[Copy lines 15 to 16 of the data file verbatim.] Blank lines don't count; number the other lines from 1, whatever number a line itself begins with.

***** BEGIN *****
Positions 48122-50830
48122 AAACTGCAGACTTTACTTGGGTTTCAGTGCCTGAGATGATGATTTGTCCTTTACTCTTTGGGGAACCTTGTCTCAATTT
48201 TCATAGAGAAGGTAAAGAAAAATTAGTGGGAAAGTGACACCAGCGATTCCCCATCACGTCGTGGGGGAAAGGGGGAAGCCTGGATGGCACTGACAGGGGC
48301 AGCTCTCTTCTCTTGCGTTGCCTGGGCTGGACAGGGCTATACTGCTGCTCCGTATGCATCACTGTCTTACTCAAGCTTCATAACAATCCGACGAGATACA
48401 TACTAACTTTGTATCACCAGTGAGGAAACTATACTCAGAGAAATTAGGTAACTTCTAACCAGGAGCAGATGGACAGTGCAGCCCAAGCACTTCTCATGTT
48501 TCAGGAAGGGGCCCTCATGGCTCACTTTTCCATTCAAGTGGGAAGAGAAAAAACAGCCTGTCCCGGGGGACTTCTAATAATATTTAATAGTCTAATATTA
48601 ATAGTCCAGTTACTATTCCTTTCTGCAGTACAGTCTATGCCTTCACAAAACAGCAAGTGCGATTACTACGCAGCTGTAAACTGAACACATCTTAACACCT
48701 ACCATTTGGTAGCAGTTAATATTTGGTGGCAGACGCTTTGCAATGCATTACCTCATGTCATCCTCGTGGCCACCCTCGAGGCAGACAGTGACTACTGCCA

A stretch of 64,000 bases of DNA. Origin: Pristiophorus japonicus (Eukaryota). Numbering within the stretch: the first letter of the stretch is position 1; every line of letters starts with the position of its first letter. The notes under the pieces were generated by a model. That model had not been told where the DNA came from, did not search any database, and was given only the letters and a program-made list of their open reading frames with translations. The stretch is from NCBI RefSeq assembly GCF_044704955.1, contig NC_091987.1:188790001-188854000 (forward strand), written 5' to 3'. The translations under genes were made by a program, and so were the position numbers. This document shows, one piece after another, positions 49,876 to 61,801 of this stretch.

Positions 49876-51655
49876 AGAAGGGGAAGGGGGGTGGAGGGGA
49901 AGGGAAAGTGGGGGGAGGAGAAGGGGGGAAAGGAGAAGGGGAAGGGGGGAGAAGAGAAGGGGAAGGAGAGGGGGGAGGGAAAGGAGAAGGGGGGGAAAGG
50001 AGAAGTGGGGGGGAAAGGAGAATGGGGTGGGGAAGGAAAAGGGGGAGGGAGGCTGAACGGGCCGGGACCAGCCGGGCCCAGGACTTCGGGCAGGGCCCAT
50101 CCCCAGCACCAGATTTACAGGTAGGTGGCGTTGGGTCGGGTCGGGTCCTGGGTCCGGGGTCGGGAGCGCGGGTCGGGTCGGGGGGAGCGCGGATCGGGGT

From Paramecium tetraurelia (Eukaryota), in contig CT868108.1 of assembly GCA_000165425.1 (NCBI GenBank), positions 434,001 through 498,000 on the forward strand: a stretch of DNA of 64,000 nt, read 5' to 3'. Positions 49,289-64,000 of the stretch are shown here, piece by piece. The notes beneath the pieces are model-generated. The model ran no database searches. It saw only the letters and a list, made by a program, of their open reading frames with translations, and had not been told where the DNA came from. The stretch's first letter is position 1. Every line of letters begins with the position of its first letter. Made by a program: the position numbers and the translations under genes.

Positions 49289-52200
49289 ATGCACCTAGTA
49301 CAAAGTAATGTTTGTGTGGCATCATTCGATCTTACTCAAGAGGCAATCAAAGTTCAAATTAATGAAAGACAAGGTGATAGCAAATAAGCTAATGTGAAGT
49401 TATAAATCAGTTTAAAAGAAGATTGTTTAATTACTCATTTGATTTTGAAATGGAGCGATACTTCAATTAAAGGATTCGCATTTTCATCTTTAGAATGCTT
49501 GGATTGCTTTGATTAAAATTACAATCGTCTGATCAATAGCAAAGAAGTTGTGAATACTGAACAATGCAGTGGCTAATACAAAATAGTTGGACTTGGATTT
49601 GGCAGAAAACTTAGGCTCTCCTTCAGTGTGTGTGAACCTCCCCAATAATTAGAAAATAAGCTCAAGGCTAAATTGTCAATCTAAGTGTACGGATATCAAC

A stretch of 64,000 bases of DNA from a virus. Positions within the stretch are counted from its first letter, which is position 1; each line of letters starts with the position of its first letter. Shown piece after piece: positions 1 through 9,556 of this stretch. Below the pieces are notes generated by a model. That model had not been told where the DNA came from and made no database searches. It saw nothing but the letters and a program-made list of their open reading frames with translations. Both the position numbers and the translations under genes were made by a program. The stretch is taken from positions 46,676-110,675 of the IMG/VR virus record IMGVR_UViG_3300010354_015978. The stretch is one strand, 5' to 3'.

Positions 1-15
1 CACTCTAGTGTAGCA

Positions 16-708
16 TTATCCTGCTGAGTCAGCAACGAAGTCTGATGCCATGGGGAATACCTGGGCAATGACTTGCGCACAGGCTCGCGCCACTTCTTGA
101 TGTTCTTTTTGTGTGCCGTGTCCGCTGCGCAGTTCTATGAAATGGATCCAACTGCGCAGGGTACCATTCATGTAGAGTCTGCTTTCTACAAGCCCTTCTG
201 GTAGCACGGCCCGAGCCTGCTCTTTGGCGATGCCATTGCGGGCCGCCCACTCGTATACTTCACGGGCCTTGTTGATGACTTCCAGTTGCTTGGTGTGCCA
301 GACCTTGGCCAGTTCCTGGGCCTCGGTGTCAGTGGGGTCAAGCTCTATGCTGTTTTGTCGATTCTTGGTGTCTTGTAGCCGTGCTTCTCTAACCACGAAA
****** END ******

From Paramecium tetraurelia (Eukaryota), in contig CT868108.1 of assembly GCA_000165425.1 (NCBI GenBank), positions 434,001 through 498,000 on the forward strand: a stretch of DNA of 64,000 nt, read 5' to 3'. Positions 49,289-64,000 of the stretch are shown here, piece by piece. The notes beneath the pieces are model-generated. The model ran no database searches. It saw only the letters and a list, made by a program, of their open reading frames with translations, and had not been told where the DNA came from. The stretch's first letter is position 1. Every line of letters begins with the position of its first letter. Made by a program: the position numbers and the translations under genes.

Positions 49289-52200